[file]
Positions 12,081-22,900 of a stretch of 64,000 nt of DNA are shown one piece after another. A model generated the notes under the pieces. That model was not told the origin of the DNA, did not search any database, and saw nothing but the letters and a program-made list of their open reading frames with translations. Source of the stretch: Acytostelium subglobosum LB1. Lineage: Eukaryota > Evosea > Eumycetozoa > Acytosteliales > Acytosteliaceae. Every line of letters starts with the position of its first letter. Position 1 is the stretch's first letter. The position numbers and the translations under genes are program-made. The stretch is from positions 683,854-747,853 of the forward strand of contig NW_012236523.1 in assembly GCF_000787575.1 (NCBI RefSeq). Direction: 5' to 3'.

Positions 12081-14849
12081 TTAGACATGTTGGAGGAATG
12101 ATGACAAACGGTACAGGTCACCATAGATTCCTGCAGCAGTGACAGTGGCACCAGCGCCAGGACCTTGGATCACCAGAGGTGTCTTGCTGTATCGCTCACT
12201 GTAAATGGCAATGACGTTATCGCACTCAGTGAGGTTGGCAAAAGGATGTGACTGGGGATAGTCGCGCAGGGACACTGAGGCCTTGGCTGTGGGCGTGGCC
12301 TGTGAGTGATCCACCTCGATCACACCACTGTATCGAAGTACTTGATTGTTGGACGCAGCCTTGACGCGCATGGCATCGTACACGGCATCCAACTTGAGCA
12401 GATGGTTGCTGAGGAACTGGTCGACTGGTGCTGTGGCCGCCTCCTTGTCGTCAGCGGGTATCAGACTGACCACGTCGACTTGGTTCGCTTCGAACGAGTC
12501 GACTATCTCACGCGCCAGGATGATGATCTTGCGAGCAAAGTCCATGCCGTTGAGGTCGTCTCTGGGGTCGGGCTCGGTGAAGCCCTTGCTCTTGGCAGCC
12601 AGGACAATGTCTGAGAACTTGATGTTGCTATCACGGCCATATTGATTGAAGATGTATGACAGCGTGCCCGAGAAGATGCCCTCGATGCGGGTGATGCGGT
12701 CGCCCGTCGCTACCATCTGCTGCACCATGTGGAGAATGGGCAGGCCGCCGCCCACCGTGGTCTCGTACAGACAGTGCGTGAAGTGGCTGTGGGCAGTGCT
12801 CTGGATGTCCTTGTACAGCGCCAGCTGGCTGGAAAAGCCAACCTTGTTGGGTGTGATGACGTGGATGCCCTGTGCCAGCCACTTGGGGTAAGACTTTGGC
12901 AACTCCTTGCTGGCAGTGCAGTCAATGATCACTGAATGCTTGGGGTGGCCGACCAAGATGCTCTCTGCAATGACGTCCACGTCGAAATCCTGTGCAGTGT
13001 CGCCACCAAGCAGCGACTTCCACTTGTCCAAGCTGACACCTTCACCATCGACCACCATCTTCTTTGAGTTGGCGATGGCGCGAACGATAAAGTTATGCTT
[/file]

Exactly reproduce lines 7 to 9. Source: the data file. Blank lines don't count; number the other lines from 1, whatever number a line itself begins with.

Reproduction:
12401 GATGGTTGCTGAGGAACTGGTCGACTGGTGCTGTGGCCGCCTCCTTGTCGTCAGCGGGTATCAGACTGACCACGTCGACTTGGTTCGCTTCGAACGAGTC
12501 GACTATCTCACGCGCCAGGATGATGATCTTGCGAGCAAAGTCCATGCCGTTGAGGTCGTCTCTGGGGTCGGGCTCGGTGAAGCCCTTGCTCTTGGCAGCC
12601 AGGACAATGTCTGAGAACTTGATGTTGCTATCACGGCCATATTGATTGAAGATGTATGACAGCGTGCCCGAGAAGATGCCCTCGATGCGGGTGATGCGGT